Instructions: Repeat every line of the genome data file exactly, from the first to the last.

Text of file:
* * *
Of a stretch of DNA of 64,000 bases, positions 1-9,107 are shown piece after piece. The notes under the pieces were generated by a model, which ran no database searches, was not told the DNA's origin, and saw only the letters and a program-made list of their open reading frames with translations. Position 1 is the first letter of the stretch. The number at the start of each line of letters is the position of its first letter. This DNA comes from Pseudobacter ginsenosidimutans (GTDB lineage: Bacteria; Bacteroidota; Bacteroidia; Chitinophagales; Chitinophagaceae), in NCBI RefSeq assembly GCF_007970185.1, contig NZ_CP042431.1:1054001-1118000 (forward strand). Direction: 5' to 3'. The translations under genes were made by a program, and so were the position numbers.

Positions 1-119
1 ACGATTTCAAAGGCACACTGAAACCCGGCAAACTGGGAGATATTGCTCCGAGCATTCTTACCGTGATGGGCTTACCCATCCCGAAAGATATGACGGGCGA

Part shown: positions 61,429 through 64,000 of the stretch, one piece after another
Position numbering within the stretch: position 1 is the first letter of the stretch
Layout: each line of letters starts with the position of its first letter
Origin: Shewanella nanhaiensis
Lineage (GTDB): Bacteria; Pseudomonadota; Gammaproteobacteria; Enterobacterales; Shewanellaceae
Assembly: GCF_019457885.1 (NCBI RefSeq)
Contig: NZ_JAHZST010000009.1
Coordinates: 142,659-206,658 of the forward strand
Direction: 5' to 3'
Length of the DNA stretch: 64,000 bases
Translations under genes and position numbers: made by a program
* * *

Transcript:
Of a stretch of DNA of 64,000 bases, positions 1-9,107 are shown piece after piece. The notes under the pieces were generated by a model, which ran no database searches, was not told the DNA's origin, and saw only the letters and a program-made list of their open reading frames with translations. Position 1 is the first letter of the stretch. The number at the start of each line of letters is the position of its first letter. This DNA comes from Pseudobacter ginsenosidimutans (GTDB lineage: Bacteria; Bacteroidota; Bacteroidia; Chitinophagales; Chitinophagaceae), in NCBI RefSeq assembly GCF_007970185.1, contig NZ_CP042431.1:1054001-1118000 (forward strand). Direction: 5' to 3'. The translations under genes were made by a program, and so were the position numbers.

Positions 1-119
1 ACGATTTCAAAGGCACACTGAAACCCGGCAAACTGGGAGATATTGCTCCGAGCATTCTTACCGTGATGGGCTTACCCATCCCGAAAGATATGACGGGCGA

Part shown: positions 61,429 through 64,000 of the stretch, one piece after another
Position numbering within the stretch: position 1 is the first letter of the stretch
Layout: each line of letters starts with the position of its first letter
Origin: Shewanella nanhaiensis
Lineage (GTDB): Bacteria; Pseudomonadota; Gammaproteobacteria; Enterobacterales; Shewanellaceae
Assembly: GCF_019457885.1 (NCBI RefSeq)
Contig: NZ_JAHZST010000009.1
Coordinates: 142,659-206,658 of the forward strand
Direction: 5' to 3'
Length of the DNA stretch: 64,000 bases
Translations under genes and position numbers: made by a program